L. Douglas Mault
July 2006Negotiating a contract of any sort—such as employment, buy/sell, goods/services exchange, subcontractor/general con-tractor—can be a trying process. The outcome can be quite rewarding or quite damaging, depending on how well prepared you are for the negotiations.
There are several obvious things you should know before negotiations begin. Having said that, too often the obvious is overlooked. Based on research, study or knowledge of your business, at the very least, you should know the following:
• What you want out of the negotiation.
• What you realistically can get.
• What you realistically can accept and still make an acceptable profit.
• What, or how much, you are willing to cede in order to get what you need.
• The going market price range for the goods or services.
• What your competition gets for the same goods or services.
• Your strengths and weaknesses.
• Your competitor’s strengths and weaknesses.
• The other party’s needs and desires.
Some of the key items to be addressed in the process often include the following:
• Goods to be provided and/or work to be performed.
• Performance and outcome to be achieved.
• Length of contract.
• Start and finish dates for the contract and for key subsets thereof.
• Price and the ability to deal with unanticipated and uncontrollable events affecting price.
• Delivery process and terms.
• Insurance coverage, both yours and theirs.
• Bonuses or penalties and the criteria on which they are based.
Once the process begins, it is important to keep your goals in mind while at the same time realizing that the Law of Busi-ness Balance (i.e., both parties must benefit) will pertain. If you are happy with the deal and they’re not, or vice versa, then the Law of Business Balance has been violated and someone will pay the price for the other’s unhappiness. Always remember that the tables may be turned in the next negotiation. The goal is to have both parties reasonably happy and willing to proceed with the work to be done.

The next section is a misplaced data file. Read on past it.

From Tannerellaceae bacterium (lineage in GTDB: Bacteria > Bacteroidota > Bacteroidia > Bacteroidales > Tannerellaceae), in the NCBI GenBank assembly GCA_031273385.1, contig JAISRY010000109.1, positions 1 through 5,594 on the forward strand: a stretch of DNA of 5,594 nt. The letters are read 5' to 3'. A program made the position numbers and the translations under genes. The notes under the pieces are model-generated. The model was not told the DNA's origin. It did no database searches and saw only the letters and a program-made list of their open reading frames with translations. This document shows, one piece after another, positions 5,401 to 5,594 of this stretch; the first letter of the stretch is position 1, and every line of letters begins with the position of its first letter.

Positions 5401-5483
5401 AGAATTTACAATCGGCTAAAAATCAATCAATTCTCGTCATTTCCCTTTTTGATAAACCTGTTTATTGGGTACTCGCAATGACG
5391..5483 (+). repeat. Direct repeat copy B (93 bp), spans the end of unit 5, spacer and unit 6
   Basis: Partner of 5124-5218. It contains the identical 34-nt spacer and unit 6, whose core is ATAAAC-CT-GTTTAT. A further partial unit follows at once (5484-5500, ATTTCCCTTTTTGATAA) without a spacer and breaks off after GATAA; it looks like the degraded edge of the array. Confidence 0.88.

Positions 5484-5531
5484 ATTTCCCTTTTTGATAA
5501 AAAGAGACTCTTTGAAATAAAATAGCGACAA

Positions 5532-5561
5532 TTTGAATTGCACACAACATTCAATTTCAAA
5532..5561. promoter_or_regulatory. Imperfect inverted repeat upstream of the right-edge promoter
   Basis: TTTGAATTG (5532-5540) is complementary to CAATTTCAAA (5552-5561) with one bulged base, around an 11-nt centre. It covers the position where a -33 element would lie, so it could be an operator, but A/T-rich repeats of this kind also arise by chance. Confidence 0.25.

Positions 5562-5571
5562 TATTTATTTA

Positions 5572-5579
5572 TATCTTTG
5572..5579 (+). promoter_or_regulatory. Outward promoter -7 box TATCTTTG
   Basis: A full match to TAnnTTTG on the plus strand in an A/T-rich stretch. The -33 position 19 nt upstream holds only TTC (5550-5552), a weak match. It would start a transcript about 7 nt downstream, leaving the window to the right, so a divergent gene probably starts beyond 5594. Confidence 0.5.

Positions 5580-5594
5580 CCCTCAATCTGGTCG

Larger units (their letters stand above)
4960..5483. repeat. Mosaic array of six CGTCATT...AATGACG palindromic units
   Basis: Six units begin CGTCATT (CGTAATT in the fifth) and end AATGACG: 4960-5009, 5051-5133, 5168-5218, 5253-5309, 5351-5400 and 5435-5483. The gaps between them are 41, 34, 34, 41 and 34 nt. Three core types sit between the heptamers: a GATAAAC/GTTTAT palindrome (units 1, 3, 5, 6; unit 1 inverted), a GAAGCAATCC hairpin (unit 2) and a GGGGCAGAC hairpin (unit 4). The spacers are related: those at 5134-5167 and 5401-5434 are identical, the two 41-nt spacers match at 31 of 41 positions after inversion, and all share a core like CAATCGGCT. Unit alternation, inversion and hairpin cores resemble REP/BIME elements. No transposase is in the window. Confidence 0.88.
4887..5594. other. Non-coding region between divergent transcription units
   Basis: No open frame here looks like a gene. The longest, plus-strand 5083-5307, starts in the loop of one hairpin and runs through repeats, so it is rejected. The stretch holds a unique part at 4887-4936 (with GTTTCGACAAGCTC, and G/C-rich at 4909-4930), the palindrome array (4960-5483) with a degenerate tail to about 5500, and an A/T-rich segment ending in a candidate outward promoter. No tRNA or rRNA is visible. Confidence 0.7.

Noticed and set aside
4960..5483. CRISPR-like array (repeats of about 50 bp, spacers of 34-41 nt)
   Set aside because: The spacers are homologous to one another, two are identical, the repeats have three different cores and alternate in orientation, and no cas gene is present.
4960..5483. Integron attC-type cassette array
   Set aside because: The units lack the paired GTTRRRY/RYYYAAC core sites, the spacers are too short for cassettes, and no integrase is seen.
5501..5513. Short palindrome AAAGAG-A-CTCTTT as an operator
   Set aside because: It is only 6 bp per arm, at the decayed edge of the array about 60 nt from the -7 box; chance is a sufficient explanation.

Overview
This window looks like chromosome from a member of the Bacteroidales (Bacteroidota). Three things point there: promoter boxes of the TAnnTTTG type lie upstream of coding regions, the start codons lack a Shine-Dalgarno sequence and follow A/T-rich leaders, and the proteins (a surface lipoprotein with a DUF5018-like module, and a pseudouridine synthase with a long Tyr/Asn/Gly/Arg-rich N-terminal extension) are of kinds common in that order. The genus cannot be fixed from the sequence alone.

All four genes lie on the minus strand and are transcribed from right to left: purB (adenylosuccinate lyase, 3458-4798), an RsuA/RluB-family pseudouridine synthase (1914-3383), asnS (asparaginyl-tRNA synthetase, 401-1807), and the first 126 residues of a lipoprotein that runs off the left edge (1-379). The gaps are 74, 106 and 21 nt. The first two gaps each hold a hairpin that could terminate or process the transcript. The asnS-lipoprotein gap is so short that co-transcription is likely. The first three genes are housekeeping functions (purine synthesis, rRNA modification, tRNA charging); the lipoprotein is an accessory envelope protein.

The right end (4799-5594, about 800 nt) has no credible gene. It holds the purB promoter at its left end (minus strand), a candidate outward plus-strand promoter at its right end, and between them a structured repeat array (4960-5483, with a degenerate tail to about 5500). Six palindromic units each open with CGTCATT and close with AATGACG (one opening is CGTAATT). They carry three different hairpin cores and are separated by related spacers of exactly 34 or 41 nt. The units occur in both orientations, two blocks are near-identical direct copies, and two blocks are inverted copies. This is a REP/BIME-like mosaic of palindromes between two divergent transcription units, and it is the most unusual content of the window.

When the terms of the contract are on the table, don’t just accept them without a detailed reading or, if necessary, review by your attorney. It is unfortunate that the days of the handshake agreement are pretty much in the past. The other party may use tight timelines to force you or cajole you into accepting terms that ultimately are detrimental to you. Don’t be reluctant to say that the terms are complex, that you’d like a reasonable amount of time to review them (this might be minutes or days, depending on the complexity of the terms or your acumen, or lack thereof, with contracts) and only then accept or reject some or all of the terms.
Next month we’ll talk about the necessary things that might be missing from your contract, and methods you can employ to almost guarantee you get what you want and come out the winner.
About the Author
L. Douglas Mault is president of the Executive Advisory Institute, Yakima, Wash. See his ad on page 73.